In the book of Acts, many challenged the authority of God in different ways. While Paul was in Ephesus, the seven sons of Sceva, a group of magicians, mistakenly believed that if they emulated what Paul said, they could do what Paul did. In a world where there were too many gods to count, what role did magic have in daily life? How does magic compare to the power of God? Can Christians do magic?

To give us a better cultural understanding of this passage, we’ll be consulting the IVP Bible Background Commentary.

Acts 19:13-20 | The Inadequacy of Magic

Although some Ephesians who knew no better may have regarded Paul as a magician, God seems to have healed them anyway to draw their attention to his message (19:11-12); but God did not bless unauthorized use of Jesus’ name. Ephesus was widely reputed for its trade in magic and the need for exorcisms and protection against evil spirits.

The Sons of Sceva

13Then some of the itinerant Jewish exorcists undertook to invoke the name of the Lord Jesus over those who had evil spirits, saying, “I adjure you by the Jesus whom Paul proclaims.”

14Seven sons of a Jewish high priest named Sceva were doing this.

19:13. Magic was widespread, but Ephesus had a reputation as one of its centers. Magical exorcists often invoked the names of higher spirits to cast out lower ones. According to magical theory, exorcists could coerce a deity or spirit to do their will by invoking its name. Exorcists sometimes “adjured” spirits (cf. Mk 5:7). Ancient magical texts show that many exorcists were Jewish or drew on some knowledge of Judaism, and these texts include every possible permutation of vowels as guesses for pronouncing the unpronounced name of God (cf. 2:20-21). Others invoked Solomon’s name in expelling demons (Josephus, Jewish Antiquities 8.47). Some later ancient magical texts invoked the name of Jesus alongside other formulas, recognizing, as do the exorcists in this narrative, its efficacy when employed by Christians to expel demons.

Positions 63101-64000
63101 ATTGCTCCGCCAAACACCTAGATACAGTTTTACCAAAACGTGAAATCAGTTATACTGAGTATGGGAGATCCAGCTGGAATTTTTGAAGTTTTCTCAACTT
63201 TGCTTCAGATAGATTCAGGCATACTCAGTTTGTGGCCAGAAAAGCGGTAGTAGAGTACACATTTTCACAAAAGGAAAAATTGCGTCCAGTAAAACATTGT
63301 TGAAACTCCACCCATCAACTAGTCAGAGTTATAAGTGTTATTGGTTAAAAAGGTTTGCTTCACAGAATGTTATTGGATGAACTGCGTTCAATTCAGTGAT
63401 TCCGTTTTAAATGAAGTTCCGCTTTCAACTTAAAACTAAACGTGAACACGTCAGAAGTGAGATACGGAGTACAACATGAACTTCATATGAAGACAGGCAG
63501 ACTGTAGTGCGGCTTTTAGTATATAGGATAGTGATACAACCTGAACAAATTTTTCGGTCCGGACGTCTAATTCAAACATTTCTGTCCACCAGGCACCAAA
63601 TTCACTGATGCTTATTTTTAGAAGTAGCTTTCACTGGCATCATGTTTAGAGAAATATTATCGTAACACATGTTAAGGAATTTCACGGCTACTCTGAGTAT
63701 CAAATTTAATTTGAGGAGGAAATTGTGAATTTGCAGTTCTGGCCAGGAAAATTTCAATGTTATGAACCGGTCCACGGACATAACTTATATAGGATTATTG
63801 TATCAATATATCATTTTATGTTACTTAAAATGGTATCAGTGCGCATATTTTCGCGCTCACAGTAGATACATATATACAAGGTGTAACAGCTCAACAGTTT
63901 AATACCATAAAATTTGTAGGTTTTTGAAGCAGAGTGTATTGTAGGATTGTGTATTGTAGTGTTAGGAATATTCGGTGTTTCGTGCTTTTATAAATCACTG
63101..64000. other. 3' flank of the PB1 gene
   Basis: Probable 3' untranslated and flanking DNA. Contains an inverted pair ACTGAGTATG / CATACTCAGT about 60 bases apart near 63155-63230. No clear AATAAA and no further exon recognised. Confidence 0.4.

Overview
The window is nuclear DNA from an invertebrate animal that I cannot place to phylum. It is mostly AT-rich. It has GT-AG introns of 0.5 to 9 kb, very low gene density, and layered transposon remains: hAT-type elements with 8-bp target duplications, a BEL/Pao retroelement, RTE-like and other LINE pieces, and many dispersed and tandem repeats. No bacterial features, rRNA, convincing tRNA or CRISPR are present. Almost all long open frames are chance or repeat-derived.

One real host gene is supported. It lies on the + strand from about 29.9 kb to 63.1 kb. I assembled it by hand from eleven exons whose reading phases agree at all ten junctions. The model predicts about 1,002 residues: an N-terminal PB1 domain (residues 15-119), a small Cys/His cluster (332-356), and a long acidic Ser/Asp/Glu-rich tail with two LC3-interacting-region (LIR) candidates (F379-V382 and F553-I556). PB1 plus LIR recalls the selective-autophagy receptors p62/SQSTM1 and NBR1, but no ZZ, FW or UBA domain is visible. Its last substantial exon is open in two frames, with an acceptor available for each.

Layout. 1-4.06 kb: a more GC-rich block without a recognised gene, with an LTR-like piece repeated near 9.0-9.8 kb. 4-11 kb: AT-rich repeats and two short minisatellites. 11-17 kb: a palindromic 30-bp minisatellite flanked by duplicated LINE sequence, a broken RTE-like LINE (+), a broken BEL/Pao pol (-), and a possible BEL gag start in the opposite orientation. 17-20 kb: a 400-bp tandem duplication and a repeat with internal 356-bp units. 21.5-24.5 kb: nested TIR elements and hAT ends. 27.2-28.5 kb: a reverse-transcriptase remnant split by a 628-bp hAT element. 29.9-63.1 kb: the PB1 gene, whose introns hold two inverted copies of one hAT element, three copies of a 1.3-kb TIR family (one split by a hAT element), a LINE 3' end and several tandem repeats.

19:14. “Sceva” is a Latin name; although Judeans used “high priest” loosely for the highest members of the priestly aristocracy, it is possible that Sceva simply appropriated the title for himself, since few in the Diaspora could have easily checked. Inscriptions and texts testify to other irregularities in Jewish priestly claims outside Jewish Palestine. Because Jewish chief priests would be thought to have access to the sacred name (v. 13) and hidden names, especially of the supreme god, were thought to wield great power in magical circles, Sceva is probably highly reputed in those circles. “Sons” could mean they were part of Sceva’s guild, although it is probably meant literally.

The Evil Spirit Replies

15But the evil spirit answered them, “Jesus I know, and Paul I recognize, but who are you?”

16And the man in whom was the evil spirit leaped on them, mastered all of them and overpowered them, so that they fled out of that house naked and wounded. 17And this became known to all the residents of Ephesus, both Jews and Greeks. And fear fell upon them all, and the name of the Lord Jesus was extolled.